The Stakes in 2008

I have more or less figured that right-wing crossover-voting Democratic Congressmen would hamstring an Obama administration, guaranteeing that any of his significant initiatives go nowhere and forcing him into a Clintonian strategy of triangulation, centrism and micro-initiatives. But Kevin Drum intriguingly suggests that Republicans, chastened by the 2008 outcome, could have the opposite effect (“End of an Era?,” Political Animal, The Washington Monthly, 19 May 2008):

They won’t be willing to say this during a presidential campaign, but there are at least half a dozen smart Republican senators who understand this and don’t really want to go down with the ship. So even if Democrats don’t win a filibuster-proof majority in November — as they almost certainly won’t — it’s likely that there will still be enough survival-inspired GOP senators around to give Barack Obama the votes he needs to make a difference. If that’s the case, and if Obama has the courage of his convictions, his first two years could be historic.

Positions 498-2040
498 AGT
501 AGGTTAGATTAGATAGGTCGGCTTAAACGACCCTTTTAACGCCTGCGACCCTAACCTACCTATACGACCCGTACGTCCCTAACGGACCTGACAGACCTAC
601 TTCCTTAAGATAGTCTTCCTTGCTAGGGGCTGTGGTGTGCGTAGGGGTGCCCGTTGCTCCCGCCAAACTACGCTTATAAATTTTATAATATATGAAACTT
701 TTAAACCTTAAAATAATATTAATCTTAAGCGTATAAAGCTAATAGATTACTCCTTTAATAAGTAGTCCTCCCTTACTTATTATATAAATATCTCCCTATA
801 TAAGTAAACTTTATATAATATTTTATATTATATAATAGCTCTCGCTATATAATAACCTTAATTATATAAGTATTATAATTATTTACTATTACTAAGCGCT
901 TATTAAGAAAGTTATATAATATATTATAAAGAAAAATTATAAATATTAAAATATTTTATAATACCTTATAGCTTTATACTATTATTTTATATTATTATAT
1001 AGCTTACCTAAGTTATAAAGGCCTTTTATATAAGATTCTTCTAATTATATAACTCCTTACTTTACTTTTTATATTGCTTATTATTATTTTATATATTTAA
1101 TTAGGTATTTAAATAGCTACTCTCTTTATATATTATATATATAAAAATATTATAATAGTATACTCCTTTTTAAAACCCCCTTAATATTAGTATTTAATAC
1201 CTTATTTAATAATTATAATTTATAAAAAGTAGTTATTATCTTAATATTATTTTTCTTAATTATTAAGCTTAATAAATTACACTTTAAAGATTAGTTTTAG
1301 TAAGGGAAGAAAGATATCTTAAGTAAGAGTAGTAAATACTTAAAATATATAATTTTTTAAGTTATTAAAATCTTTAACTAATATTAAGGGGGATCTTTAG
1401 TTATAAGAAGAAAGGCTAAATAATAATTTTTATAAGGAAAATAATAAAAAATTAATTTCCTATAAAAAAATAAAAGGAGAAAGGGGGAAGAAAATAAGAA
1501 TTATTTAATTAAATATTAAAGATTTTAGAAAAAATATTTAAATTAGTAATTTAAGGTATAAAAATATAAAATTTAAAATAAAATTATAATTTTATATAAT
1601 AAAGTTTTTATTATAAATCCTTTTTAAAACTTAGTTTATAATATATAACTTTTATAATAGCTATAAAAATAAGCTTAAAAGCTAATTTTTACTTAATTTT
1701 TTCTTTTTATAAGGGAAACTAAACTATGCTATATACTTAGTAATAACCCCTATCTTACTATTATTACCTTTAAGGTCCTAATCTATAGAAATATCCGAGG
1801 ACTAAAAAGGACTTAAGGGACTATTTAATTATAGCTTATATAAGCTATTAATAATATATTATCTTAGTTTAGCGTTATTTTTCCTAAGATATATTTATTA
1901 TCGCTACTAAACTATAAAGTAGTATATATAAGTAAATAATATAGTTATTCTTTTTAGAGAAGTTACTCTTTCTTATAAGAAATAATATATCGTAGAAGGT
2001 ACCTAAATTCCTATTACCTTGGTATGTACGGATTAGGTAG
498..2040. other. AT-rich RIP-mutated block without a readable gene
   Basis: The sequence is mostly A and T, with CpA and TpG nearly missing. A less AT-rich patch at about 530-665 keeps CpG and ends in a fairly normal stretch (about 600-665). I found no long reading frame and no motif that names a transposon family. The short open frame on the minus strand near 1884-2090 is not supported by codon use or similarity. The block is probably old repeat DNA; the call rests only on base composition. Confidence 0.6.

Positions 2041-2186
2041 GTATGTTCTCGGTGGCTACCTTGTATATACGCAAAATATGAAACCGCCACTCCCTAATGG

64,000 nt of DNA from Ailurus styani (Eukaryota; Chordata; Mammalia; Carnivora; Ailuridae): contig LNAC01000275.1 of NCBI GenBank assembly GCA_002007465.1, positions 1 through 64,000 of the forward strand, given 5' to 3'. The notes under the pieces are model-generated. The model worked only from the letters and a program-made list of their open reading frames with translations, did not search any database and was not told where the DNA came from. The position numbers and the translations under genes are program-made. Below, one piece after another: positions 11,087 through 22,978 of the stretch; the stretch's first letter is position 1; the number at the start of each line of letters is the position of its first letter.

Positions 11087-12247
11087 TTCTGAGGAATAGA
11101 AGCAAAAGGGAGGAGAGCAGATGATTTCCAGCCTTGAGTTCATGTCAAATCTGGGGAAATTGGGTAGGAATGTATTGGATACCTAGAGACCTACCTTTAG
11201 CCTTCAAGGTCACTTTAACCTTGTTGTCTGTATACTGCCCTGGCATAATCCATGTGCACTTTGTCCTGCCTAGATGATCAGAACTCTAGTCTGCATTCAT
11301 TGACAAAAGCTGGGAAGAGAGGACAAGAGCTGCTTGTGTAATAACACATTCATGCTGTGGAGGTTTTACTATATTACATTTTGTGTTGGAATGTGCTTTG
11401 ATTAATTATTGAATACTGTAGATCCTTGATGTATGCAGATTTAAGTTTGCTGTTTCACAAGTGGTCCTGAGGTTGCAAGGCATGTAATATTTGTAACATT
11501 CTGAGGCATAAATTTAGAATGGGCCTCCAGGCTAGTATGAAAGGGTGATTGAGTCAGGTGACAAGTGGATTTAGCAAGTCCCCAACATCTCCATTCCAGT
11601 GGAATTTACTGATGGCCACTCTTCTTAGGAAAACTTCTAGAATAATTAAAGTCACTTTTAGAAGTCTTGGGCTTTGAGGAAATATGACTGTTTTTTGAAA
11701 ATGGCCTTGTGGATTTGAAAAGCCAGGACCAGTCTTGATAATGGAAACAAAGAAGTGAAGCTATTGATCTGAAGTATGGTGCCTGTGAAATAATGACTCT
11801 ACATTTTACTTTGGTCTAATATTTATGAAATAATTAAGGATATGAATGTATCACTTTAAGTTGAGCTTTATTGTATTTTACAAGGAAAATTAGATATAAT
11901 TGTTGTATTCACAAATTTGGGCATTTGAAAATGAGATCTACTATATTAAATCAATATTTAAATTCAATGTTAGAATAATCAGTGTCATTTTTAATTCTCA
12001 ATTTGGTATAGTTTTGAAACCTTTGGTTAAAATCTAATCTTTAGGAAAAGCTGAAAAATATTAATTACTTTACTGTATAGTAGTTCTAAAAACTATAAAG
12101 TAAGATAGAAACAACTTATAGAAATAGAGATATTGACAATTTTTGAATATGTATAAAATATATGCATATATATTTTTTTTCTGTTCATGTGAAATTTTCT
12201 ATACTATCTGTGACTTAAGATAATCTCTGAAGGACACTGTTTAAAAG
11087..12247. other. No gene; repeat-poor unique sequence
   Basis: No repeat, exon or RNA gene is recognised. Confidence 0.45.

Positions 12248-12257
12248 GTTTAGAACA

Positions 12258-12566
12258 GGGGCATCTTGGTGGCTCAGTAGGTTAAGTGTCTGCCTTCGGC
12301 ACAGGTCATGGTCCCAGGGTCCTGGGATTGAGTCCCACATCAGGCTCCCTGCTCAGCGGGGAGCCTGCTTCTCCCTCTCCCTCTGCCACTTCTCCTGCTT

Unfortunately for Senator Obama it’s structural factors such as this that make Senator Clinton such a tenacious foe: this year could promise a shoo-in victory for the opposition party. And as if that wasn’t a sweet enough pot, whoever gets the nomination could potentially — again for structural reasons, not cause of personal vision thing — have a historical administration. Wouldn’t you too fight tooth and nail for such an opportunity were you in Hillary Clinton’s position?

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